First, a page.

A. Tabitha Time
Stanford was ready. Less than two weeks after announcing that Kristen Smyth has been sent to a farm upstate with lots of open areas to run around, Stanford revealed that the prodigal daughter is set to return. Tabitha Yim has left Arizona after two seasons to take the head coaching job at Stanford. Yippee hooray!
It’s not a surprising move in that Tabitha is basically the most important thing to come out of Stanford since [insert important science reference I’m too lazy to Wikipedia here]. She was a star athlete at Stanford, became assistant coach, struck off to get her feet wet as a head coach elsewhere, championed smart changes to the sport, and now has returned to lead Stanford to glory (?) (TBD).
Her life experience as “broken elite who didn’t make the Olympics and then put herself back together mentally and physically and redefined herself as an NCAA star” should also resonate in coaching and recruiting. That’s like Stanford’s main demo. Plus, Tabitha’s track record in improving Arizona’s attendance (below) in the two years she was there provides a faint glow of optimism that she might make it a priority to step up Stanford’s marketing and attendance, at least from 0 to 1.
The issue I see arising is that it’s not exactly the fresh start many had called for. This isn’t Stanford wiping the slate clean after Kristen. Tabitha was Kristen’s assistant coach for five seasons, saw it all, and is very much part of that old guard. Will a team that was unhappy with Kristen accept Tabitha as bringing a real change of culture and environment?
For Arizona, there’s REALLY not enough time now before the year starts to search for a brand new head coach, so they have already announced that John Court’s blazers will be the interim head coach.
B. Russian Cup
Good old Russian Cup, getting Russian fans’ hopes up so that they can be cruelly dashed at worlds since 1842.
This year’s Russian Cup is being held directly on the heels of US Nationals, mostly so that Valentina can be like, “MINE TOO. Also this, my gymnasts over here.” As is typical with Russian Cup, an unclear and indecipherable level of Valentina Bonus has been in effect depending on the day and (probably) how much she hates the gymnast who’s going, so this competition isn’t really about the accuracy of the scores.
Also, I’m starting a vodka company called Valentina Bonus. It’s going to be undrinkable.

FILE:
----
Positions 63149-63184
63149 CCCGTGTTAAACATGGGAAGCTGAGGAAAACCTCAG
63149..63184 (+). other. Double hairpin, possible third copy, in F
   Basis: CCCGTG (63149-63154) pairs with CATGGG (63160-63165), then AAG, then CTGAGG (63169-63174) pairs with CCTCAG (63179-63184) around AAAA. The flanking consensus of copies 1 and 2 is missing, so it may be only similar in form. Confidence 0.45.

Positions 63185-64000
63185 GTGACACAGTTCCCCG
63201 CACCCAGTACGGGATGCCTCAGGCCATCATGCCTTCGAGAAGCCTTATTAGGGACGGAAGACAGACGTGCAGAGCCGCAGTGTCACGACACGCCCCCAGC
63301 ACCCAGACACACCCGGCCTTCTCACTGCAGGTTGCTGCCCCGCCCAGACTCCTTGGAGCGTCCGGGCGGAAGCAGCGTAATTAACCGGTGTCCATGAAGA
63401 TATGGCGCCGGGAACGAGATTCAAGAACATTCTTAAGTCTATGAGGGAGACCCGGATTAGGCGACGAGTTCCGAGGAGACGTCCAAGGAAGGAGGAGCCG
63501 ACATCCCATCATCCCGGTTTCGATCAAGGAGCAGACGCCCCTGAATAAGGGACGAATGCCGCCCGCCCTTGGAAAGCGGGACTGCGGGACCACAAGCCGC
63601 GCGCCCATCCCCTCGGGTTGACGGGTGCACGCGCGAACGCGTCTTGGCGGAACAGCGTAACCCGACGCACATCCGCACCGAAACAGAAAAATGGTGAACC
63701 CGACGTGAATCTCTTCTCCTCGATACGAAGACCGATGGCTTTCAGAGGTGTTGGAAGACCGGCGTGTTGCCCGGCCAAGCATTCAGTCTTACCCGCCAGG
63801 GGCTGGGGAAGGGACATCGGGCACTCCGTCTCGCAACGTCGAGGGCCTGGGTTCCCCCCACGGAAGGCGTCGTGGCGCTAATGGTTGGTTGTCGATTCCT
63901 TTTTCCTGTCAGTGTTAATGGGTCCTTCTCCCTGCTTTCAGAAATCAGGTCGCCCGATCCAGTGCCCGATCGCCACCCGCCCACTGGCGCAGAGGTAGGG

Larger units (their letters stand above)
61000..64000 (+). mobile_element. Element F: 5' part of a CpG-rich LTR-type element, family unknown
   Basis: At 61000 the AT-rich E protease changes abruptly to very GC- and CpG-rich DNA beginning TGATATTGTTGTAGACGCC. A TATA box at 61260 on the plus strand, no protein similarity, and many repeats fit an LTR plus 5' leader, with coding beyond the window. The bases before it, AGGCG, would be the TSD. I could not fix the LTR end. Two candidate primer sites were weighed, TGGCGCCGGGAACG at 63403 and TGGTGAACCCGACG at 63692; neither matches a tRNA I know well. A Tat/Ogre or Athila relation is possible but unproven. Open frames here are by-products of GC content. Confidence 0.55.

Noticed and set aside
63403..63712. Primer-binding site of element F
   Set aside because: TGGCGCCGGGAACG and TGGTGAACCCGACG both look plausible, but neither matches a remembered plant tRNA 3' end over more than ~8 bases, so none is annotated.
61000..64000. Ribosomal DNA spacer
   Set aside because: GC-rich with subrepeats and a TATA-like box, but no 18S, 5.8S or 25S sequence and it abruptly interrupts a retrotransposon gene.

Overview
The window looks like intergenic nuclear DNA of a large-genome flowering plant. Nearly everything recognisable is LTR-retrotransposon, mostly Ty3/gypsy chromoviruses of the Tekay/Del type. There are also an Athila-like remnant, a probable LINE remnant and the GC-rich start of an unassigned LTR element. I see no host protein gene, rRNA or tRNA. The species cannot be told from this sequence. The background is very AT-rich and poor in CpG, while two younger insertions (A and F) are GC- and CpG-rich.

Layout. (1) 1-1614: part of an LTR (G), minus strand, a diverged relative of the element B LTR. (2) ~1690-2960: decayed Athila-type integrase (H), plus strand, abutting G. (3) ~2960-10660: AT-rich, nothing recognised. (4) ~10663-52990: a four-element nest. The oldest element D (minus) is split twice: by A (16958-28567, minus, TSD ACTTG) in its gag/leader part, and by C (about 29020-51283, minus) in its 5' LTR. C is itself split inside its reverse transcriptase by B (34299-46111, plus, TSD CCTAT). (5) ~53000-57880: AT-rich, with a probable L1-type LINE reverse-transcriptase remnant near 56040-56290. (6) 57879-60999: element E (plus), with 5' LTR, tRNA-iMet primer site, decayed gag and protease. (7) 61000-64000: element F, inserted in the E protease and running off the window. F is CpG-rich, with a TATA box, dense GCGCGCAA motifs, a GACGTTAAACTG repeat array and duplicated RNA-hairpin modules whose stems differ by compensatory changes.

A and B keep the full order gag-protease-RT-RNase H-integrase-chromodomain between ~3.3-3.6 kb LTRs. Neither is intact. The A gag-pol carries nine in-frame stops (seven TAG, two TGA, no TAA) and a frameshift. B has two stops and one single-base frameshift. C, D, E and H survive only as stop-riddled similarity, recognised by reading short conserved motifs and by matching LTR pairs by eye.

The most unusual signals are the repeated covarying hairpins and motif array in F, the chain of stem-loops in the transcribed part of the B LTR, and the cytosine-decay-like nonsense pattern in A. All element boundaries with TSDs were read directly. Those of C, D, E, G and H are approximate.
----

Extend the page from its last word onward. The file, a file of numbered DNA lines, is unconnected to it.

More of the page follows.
For example, Melnikova had a huge break on her layout on beam in qualification and scored 14.300, then did the least terrifying beam routine she has done in a long time in the AA final for 14.075. But it wasn’t like the scoring was tighter in the AA. Quite the opposite, as Melnikova double-lunged OOB on a double Arabian in the AA final, had a disastrous Memmel turn, and still scored 14.425. Don’t try to make sense of it. You will fail.
Still, for me the most important development of Russian Cup was Melnikova making it through two consecutive days of all-around competition with minimal catastrophe, ultimately winning the AA title. After a spate of very “the duchess has been poisoned” routines in the first half of the year, this was reassuring. She’s going to be one of Russia’s AAers at worlds, so a good Russian Cup helps maintain the fiction that it might not be Meltdown City once we get to Montreal. I mean, she’s definitely going to fall on that layout on beam, but the rest of it might be OK.
The most likely AA medalist for Russia, however, remains Eremina. She stole the show with four whole hit routines during qualification, looking like the heir to Russian glory and sending Valentina into such fits of euphoria that she put everyone else on timeout in the Seda Corner.
In the all-around final, Eremina reminded us of her Russianity by falling on a DTY because Russia, which dropped her behind Melnikova. Still, Eremina’s overall scoring potential remains higher, and I’d say she’s the more likely of the two to hit at worlds whe…I realize now that’s a ridiculous thing to say. I’ll stop. I literally just finished saying she fell on a vault.